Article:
*All views expressed in the opinion section are those of the writer and do not necessarily reflect the position of the Salemite
I don’t think I’ll ever forget how I felt when I heard that Donald Trump “won” the office of president. It was around two in the morning, but the time doesn’t matter; not really. What matters is the way my entire body turned to ice, the way my tears burned my eyes so much I thought they would always remain on the edges of my eyes. That day marked the beginning of a very dark era for America — an era where the constitution is no longer a set of legally binding rules, but rather a document that holds little or no importance over the office of president, an era where myself and my fellow Salem siblings are terrified of what might happen to us, an era where journalists are no longer protected, an era where it seems like no one but the elite is protected.
I don’t think there was one moment that made me realize it was real; there were several moments over the last year that made me think that our country was shifting into post-apocalyptic hellscape where we have something close to a dictator in the White House. One of the most memorable was when Trump fired Comey. That felt like something that had come out of “The Hunger Games” or “1984” or some other fictional book that’s about how broken the world is. It wasn’t that I really cared about Comey or that anything Trump said before that wasn’t awful, it was that he fired someone because they were questioning him and that shook me to my core. That is not something a president, or any public official, should legally be able to do. At best, it’s ethically questionable and at worst, it’s an obstruction of justice; which, coincidentally is a very good summary of Trump’s presidency.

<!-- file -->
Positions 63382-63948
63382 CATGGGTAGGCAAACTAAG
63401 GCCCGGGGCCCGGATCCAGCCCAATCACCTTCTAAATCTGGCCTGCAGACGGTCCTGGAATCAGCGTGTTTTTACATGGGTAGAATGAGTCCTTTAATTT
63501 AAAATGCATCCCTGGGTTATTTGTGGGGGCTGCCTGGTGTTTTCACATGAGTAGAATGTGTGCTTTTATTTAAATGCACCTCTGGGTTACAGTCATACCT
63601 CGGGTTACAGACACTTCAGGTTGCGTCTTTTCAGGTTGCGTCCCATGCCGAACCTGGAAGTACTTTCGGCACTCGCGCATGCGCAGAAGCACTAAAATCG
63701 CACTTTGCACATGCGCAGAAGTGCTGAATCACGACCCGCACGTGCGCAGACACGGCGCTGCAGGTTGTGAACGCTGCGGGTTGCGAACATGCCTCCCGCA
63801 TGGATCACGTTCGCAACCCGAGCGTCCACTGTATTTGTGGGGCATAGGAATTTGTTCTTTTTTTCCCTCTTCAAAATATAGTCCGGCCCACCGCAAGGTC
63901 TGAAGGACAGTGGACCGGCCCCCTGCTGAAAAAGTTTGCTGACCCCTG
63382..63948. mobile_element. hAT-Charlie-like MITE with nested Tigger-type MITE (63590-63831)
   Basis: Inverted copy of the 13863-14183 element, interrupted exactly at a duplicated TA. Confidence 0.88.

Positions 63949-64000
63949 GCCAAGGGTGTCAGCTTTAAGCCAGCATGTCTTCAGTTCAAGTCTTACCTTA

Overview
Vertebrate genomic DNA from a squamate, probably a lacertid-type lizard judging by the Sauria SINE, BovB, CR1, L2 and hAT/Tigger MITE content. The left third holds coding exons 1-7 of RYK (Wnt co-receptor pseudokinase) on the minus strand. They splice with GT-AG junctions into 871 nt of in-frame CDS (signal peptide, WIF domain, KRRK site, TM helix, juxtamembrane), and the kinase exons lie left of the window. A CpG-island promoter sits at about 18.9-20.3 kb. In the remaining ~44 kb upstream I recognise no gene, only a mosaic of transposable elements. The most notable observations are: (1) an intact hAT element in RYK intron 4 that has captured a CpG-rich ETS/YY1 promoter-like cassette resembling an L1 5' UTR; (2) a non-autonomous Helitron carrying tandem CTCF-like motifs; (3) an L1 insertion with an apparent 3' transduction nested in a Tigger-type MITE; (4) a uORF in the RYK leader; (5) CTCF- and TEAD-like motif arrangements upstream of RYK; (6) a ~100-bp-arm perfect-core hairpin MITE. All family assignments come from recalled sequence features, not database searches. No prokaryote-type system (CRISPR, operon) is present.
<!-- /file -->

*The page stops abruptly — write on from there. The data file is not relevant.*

Of course, there were other events that he took part in that were more horrific but given the content of a lot of them and my own privilege, I wouldn’t feel right responding to how they made me feel because how those particular events made me feel isn’t important.
It’s difficult to hold onto any sort of hope given the state that our country is right now. It’s downright depressing and I’m the first one to tell you that we’re in a very dark place right now. But I want to believe that there is some sort of light at the end of the tunnel after this. I want to think that there is still some good in people and until recently, I kept drawing a blank.
The Blue Wave was the best example of this hope that I’ve been looking for, that a lot people I think have been looking for. The fact that so many Progressives have unseated Conservatives speaks to the fire that has been ignited in the Progressive Party. Though the president’s seat has been taken over by a wannabe dictator, that doesn’t mean there aren’t other offices that can offer more progress.